Hotel Room Keys That Double as Gift Cards Are the Next Big Meeting Trend

An easy way to please hotel guests and meeting attendees is to give them free stuff.

But rather than make it notepads or pens that are quickly forgotten, the Sheraton Seattle is giving guests something that makes them happy and energized. Sheraton Hotels & Resorts turned room keys into Starbucks gift cards for the first time this week for its Global General Managers Summit at the Sheraton Seattle. In addition to opening room doors, each card was loaded with $10 to use at five Starbucks locations nearby the hotel. Sheraton is the first Starwood brand to roll out the new card, which suggests meeting attendees at W Hotels and Le Meridien could be next to receive the key card surprise. Although Sheraton partnered with Starbucks, likely because CEO Howard Shultz spoke at the event, the concept gives hotels the opportunity to develop relationships and send customers to local businesses.

The move is also good news for the room key, which some hotels want to get rid of in favor of smartphone apps that allow guests to bypass the front desk.

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Martha Weaver | Marketing Manager
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How We Use Gift Cards

No matter how we give or receive gift cards, they carry a warm touch – and it’s getting even better, thanks to technology. Gift cards, delivered physically or via the internet, give us the ability to recognize people on birthdays, at holiday time, and for personal milestones and achievements. In the 21st century, gift cards are the quintessential feel-good prepaid asset and incentive.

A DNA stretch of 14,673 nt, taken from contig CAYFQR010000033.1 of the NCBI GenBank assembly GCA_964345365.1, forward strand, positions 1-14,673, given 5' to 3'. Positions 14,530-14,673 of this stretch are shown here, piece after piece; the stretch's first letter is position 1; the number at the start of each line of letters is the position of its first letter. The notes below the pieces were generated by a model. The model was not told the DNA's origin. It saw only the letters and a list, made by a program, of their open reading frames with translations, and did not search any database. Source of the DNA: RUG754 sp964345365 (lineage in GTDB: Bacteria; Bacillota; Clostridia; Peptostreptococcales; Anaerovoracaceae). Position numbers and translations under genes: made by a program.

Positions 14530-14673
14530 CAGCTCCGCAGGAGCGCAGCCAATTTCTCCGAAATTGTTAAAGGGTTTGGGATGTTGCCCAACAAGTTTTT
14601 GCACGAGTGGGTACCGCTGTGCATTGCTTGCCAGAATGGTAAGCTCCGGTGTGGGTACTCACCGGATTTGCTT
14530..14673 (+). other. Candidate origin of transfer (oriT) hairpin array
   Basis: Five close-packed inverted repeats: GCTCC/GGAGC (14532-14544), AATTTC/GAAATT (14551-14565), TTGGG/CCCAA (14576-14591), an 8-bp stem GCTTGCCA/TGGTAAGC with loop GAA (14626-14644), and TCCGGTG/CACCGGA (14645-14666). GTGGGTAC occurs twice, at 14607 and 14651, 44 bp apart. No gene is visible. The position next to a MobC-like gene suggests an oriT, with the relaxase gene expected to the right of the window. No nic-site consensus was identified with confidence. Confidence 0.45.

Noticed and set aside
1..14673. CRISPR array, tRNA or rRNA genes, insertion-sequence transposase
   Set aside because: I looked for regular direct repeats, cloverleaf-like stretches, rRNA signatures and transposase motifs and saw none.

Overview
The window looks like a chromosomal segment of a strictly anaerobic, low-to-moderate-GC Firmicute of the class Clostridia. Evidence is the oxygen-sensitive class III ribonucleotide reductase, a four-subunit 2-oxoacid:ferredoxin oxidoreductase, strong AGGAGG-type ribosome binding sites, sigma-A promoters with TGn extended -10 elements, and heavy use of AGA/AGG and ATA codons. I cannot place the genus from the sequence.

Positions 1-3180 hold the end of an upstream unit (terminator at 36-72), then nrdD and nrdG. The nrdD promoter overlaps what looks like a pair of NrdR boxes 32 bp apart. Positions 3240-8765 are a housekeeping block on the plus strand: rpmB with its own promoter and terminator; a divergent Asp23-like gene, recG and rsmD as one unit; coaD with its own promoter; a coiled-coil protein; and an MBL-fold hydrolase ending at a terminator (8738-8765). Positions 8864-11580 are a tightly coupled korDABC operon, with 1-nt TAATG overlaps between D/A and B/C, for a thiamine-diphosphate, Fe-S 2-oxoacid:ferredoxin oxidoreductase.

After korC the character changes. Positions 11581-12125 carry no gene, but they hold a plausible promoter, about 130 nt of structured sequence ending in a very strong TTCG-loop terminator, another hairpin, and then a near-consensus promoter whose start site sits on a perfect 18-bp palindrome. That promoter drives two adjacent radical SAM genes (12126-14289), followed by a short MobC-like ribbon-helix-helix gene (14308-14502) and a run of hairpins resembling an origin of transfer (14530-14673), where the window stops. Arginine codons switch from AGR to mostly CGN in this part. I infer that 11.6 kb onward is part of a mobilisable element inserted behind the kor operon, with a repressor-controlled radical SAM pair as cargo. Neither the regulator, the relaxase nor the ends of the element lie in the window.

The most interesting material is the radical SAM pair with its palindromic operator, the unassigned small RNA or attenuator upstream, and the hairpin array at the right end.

Promotional marketing using incentive gifts has been around for decades, when big brands started coming up with ways to sell their products. Gift cards, as promotional currency, is now part of tens of thousands of everyday programs. “If you get a haircut, you get a gift card; subscribe to a wireless carrier, get a $50 gift card,” said Stone. “The reward aspect of a promotion is increasingly a gift card, and with eGifting it is so much easier and less costly for the retailer. Of course, we all know that Starbucks broke all kinds of records with its Living Social and Groupon offers.”

Michael Hursta, prepaid category manager at First Data, points out that the rise in self-purchasing of gift cards has led to a rise in the number of people reloading. Self-purchasers like to get rewards for reloading. “This is the first phase of connecting loyalty to gift cards,” said Hursta. “The consumer gets a bonus load on the card. He reloads $25 and gets a bonus of an extra $5.”

Retailers may soon be able to direct rewards to get a better sense of who the consumer is. They will deliver an offer in the form of a gift card, but specify what time the card can be used, or what category of products the gift card can be used for. The concept is to get retailers in a place where they can direct spending and get the consumer to try a new product. It requires a technology platform that can direct consumer spending.

Source: The Prepaid Press, read entire article here.

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Why Americans Love Prepaid Cards

The prepaid card business is booming for one big reason: People want to gain more control over their spending.